It’s Monday, What are You Reading is a meme hosted by Jen and Kellee from Teach Mentor Texts (and brainchild of Sheila at BookJourney). Two of our blogging friends, Linda from Teacher Dance and Tara from A Teaching Life have inspired us to join this vibrant meme.
Last Week’s Review and Miscellany Posts
Here are a few of the reviews we have done last week. We are also inviting everyone to join our Award-Winning-Books Reading Challenge. We hosted the AWB Challenge last year and we are thrilled to be able to host it again. Do sign up if you are looking for exciting reading challenges with monthly book prizes. Click on the titles/images below to be taken to our blog posts.
This week, I am very excited to share award-winning picture books from the Philippines. I have a fascination with books that are deemed to be exceptional by the gatekeepers of a particular domain/field. It demonstrates the pulse of society and what it values. While my research focused on award-winning stories from the Carlos Palanca Memorial Awards for the past 30 years (our research findings published in the book that we have edited and will be launched during the AFCC – see below):
It is also good to take note of other picture books from the Philippines as awarded by the Philippine Board on Books for Young People (PBBY-Alcala Prize). It also shows how dynamic and vibrant Filipino literature has been over the years.
Story by: Jeanette C. Patindol
Illustrations by: Sergio T. Bumatay III Published by: Adarna House, 2007.
Bought my own copy of the book. Book photos taken by me.
While I do not normally go for books with a strongly-deliberate message content, this one manages to provide its lesson in a whimsical, almost fable-like manner, albeit with a neatly-tied resolution in the end.
As the title indicates, this family of mice is going through difficult times – something which a lot of people from anywhere in the world could resonate with. I find this picture book to be a good illustration of the intertextuality of visual images as the latter added significantly and provided a greater dimension to an all-too-familiar narrative. If the drawings showed an ordinary human family struggling to make ends meet, the texture of the story would have been way different.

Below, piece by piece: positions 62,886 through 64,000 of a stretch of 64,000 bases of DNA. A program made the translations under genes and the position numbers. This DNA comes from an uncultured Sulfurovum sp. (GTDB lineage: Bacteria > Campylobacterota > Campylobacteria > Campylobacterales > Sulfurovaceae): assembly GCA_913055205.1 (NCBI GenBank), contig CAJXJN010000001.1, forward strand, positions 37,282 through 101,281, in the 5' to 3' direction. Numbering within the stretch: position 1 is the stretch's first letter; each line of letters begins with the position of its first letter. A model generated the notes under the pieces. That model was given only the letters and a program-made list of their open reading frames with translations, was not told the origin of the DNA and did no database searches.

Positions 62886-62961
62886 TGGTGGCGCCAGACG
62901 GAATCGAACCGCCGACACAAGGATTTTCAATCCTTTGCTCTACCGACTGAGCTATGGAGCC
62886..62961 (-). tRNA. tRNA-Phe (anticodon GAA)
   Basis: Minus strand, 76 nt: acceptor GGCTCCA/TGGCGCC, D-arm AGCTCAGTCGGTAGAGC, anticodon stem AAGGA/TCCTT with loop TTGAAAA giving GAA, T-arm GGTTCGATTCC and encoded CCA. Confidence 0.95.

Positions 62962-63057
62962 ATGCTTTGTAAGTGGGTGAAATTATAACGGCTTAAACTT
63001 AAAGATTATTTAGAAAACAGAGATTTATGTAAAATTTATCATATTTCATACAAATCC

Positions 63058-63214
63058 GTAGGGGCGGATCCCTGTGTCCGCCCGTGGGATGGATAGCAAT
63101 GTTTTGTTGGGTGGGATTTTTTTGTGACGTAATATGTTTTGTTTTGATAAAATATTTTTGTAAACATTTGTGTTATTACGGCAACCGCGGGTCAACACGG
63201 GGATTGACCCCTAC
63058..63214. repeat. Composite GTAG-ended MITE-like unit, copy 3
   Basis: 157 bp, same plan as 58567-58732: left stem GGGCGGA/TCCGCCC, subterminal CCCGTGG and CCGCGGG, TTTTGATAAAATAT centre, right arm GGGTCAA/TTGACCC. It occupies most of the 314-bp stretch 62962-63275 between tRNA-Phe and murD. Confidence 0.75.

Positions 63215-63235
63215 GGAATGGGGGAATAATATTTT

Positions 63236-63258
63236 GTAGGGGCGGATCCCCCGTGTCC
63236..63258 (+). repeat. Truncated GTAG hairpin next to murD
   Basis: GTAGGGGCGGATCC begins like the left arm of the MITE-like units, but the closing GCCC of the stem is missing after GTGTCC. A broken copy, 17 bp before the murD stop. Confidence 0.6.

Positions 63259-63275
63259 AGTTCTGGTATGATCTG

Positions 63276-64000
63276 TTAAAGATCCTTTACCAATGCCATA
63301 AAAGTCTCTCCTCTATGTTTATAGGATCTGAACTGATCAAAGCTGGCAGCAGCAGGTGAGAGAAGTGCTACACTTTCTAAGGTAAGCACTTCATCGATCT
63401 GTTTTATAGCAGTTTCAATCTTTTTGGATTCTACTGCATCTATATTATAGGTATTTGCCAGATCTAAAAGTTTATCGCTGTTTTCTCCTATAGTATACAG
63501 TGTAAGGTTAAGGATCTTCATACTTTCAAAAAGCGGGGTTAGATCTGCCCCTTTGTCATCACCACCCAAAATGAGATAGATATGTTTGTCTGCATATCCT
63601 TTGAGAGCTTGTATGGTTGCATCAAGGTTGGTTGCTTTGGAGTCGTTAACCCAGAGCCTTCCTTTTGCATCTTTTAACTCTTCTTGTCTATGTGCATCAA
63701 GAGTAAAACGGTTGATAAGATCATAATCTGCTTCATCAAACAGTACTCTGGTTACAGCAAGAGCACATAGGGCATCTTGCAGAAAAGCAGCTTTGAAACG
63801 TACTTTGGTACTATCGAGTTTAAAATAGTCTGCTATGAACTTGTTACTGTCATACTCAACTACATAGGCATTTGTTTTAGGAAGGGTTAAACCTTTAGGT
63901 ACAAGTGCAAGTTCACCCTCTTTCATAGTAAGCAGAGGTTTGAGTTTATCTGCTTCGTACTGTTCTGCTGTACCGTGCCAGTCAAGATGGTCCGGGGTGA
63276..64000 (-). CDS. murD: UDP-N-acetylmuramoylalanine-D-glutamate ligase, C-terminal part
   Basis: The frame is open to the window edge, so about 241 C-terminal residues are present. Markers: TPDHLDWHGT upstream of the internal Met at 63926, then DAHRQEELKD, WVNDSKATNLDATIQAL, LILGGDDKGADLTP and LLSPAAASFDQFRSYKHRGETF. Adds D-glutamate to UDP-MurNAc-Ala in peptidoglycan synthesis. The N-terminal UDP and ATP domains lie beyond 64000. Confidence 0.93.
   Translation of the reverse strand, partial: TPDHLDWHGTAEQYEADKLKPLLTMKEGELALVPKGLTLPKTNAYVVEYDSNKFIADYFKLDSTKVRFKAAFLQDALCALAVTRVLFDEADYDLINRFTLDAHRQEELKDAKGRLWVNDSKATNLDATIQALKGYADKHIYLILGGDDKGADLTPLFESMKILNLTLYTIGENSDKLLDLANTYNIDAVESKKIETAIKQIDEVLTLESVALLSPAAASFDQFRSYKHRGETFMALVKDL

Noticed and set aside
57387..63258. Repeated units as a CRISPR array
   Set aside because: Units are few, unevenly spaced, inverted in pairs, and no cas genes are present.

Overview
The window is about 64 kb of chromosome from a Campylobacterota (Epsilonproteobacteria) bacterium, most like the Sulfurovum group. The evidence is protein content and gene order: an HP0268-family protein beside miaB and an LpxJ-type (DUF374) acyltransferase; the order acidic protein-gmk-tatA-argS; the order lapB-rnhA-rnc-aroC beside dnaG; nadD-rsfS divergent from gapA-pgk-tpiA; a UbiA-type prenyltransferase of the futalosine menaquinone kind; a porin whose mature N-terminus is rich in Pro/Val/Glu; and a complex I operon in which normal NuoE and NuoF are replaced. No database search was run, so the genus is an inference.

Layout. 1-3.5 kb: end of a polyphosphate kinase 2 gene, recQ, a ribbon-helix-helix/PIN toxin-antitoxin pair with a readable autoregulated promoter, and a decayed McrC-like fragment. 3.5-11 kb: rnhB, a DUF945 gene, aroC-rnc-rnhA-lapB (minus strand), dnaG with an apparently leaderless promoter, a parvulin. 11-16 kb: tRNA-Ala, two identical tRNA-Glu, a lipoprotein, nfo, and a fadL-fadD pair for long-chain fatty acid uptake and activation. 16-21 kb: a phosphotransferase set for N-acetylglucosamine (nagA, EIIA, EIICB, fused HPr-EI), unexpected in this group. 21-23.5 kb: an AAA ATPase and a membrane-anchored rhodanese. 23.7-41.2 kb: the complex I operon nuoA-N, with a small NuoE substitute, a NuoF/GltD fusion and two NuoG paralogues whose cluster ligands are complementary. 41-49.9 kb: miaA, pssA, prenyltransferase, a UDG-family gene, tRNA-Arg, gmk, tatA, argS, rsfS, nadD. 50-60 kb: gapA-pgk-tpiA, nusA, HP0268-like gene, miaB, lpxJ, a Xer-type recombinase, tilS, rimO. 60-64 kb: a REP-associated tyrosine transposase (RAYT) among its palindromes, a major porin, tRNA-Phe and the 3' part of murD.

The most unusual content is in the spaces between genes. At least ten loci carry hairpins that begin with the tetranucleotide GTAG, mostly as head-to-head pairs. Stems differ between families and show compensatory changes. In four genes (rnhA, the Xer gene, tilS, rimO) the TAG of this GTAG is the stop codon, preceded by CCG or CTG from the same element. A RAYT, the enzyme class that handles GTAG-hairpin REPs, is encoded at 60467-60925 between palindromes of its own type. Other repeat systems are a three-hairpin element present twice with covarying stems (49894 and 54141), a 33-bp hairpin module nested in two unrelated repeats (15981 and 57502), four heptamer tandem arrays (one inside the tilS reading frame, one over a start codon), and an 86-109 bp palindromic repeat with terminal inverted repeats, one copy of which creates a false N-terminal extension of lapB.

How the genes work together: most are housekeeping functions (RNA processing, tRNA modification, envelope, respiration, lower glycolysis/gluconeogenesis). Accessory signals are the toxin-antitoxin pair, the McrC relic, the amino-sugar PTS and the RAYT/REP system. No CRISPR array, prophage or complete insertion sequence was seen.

I used to have two eggs for breakfast. Now, I can have only one, and not everyday at that. But I’m glad I still have eggs to eat.
The story is written in two languages. Hence, there is a tendency for the text to overly-crowd the page. Yet, I find that the empty white spaces, as well as the full page spreads (English in one page, Tagalog in the other page) worked quite well for this narrative – giving space for the eye to breathe.
More than anything, this is a story about hope, optimism, transformation, and the resilience of one’s spirit to triumph against life’s vicissitudes. While yes, times are tough, it is edged with tiny joys and glories:
I eat my eggs slowly now, and drink my chocolate even more slowly. It is strange how my chocolate and eggs taste yummier these days!
I was also deeply amazed by Sergio Bumatay’s artwork. This is what sealed the deal for me in this particular book more than the storyline. The largely monochrome illustrations punctuated by a few well-considered pastel colors here and there was just brilliant. Here are a few of my favorites from the book:
The pictures also tell their own layered story that provide another dimension to the narrative altogether.
I could not help but gasp as I flipped through the artwork found in each page. The craftsmanship and keen eye for detail are evident. I always use this title as part of the collection of books I share with my teacher-students in my institution when we discuss how picture books can be used to address social and emotional concerns of high ability learners as it speaks about fortitude and resilience and finding one’s inner strength and courage to face adversity.